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Friday, October 26, 2012

Descending the Rapids

We had reached the most dangerous part of the river,for there were here three rapids at no great distance apart which had to be passed.The waters were then low and the rocks numerous,threatening no little danger to the boats.When the water is high navigation is less difficult,for the difference of level in the rapids become much less,and the danger of being driven on the rocks is also great diminished.The increasing roar caused by the falling water warned us of the close proximity of the rapid,though we had heard it a long way back.At the first big fall we unloaded our boat,carrying everything on the men shoulders along the shore beyond the dangerous part;but we all returned to the boat to make our dash though the foaming waters.For me it was quite a new sensation and indeed,i felt it was quite possible i might never have the opportunity of narrating it.i had full faith in my Kayans,however,and especially in the expert who wielded the steering paddle at the stern.Drawn up to his fullest height, he looked eagerly for the best passage.this was no easy task,for not only had the steersman to avoid the rocks which were above water,but those just covered by it,which were still more dangerous,capsizing the canoe in an instant .At first the current seemed nothing out of the common,but as we approached it increased in force until there seemed almost something uncanny in its overwhelming strength..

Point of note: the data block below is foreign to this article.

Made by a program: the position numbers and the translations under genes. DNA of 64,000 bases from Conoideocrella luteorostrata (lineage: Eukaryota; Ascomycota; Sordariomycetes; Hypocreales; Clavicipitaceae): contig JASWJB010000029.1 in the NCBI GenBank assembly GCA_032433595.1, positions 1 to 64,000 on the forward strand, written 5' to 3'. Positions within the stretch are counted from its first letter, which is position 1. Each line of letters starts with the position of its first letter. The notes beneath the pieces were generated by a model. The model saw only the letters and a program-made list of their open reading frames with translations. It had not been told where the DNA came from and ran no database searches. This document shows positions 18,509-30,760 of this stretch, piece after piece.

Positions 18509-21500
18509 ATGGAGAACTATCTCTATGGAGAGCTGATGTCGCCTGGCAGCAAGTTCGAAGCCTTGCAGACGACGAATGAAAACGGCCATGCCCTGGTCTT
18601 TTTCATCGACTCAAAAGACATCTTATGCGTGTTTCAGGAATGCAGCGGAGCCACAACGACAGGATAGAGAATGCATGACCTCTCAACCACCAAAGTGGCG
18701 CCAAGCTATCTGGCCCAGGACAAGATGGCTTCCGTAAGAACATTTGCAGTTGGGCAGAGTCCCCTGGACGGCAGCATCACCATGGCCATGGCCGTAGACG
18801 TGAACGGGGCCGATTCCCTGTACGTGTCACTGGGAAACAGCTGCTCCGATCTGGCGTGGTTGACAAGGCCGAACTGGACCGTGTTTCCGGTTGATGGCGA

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When we got into the comparatively tranquil waters beyond,our boat was full and would inevitably have sunk but for the rapid and able manner in which the Kayans baled the water out.Some of them jumped overboard to lighten the boat at once

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